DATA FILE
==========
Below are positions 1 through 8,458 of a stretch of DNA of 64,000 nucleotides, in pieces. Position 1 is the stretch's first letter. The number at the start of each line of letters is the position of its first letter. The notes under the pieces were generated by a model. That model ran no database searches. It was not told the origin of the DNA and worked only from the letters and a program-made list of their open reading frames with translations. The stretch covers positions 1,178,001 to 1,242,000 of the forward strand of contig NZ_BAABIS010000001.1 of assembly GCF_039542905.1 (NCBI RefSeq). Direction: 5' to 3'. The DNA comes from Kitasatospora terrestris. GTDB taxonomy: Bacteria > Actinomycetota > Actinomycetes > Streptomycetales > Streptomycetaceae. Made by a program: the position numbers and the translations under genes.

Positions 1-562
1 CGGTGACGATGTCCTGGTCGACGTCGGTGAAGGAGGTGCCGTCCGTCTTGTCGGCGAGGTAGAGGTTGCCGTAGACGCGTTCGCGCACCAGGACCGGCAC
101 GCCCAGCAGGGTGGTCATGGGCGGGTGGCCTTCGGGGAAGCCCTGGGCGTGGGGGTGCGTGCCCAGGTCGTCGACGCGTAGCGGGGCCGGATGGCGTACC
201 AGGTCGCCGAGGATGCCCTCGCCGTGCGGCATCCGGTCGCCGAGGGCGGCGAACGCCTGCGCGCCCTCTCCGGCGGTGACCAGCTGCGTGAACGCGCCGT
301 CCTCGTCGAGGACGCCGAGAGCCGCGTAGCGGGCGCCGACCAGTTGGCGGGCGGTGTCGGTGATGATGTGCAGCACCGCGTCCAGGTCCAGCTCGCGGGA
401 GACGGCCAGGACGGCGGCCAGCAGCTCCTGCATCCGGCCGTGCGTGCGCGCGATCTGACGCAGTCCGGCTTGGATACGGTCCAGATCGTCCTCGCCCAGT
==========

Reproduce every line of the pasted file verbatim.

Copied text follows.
Below are positions 1 through 8,458 of a stretch of DNA of 64,000 nucleotides, in pieces. Position 1 is the stretch's first letter. The number at the start of each line of letters is the position of its first letter. The notes under the pieces were generated by a model. That model ran no database searches. It was not told the origin of the DNA and worked only from the letters and a program-made list of their open reading frames with translations. The stretch covers positions 1,178,001 to 1,242,000 of the forward strand of contig NZ_BAABIS010000001.1 of assembly GCF_039542905.1 (NCBI RefSeq). Direction: 5' to 3'. The DNA comes from Kitasatospora terrestris. GTDB taxonomy: Bacteria > Actinomycetota > Actinomycetes > Streptomycetales > Streptomycetaceae. Made by a program: the position numbers and the translations under genes.

Positions 1-562
1 CGGTGACGATGTCCTGGTCGACGTCGGTGAAGGAGGTGCCGTCCGTCTTGTCGGCGAGGTAGAGGTTGCCGTAGACGCGTTCGCGCACCAGGACCGGCAC
101 GCCCAGCAGGGTGGTCATGGGCGGGTGGCCTTCGGGGAAGCCCTGGGCGTGGGGGTGCGTGCCCAGGTCGTCGACGCGTAGCGGGGCCGGATGGCGTACC
201 AGGTCGCCGAGGATGCCCTCGCCGTGCGGCATCCGGTCGCCGAGGGCGGCGAACGCCTGCGCGCCCTCTCCGGCGGTGACCAGCTGCGTGAACGCGCCGT
301 CCTCGTCGAGGACGCCGAGAGCCGCGTAGCGGGCGCCGACCAGTTGGCGGGCGGTGTCGGTGATGATGTGCAGCACCGCGTCCAGGTCCAGCTCGCGGGA
401 GACGGCCAGGACGGCGGCCAGCAGCTCCTGCATCCGGCCGTGCGTGCGCGCGATCTGACGCAGTCCGGCTTGGATACGGTCCAGATCGTCCTCGCCCAGT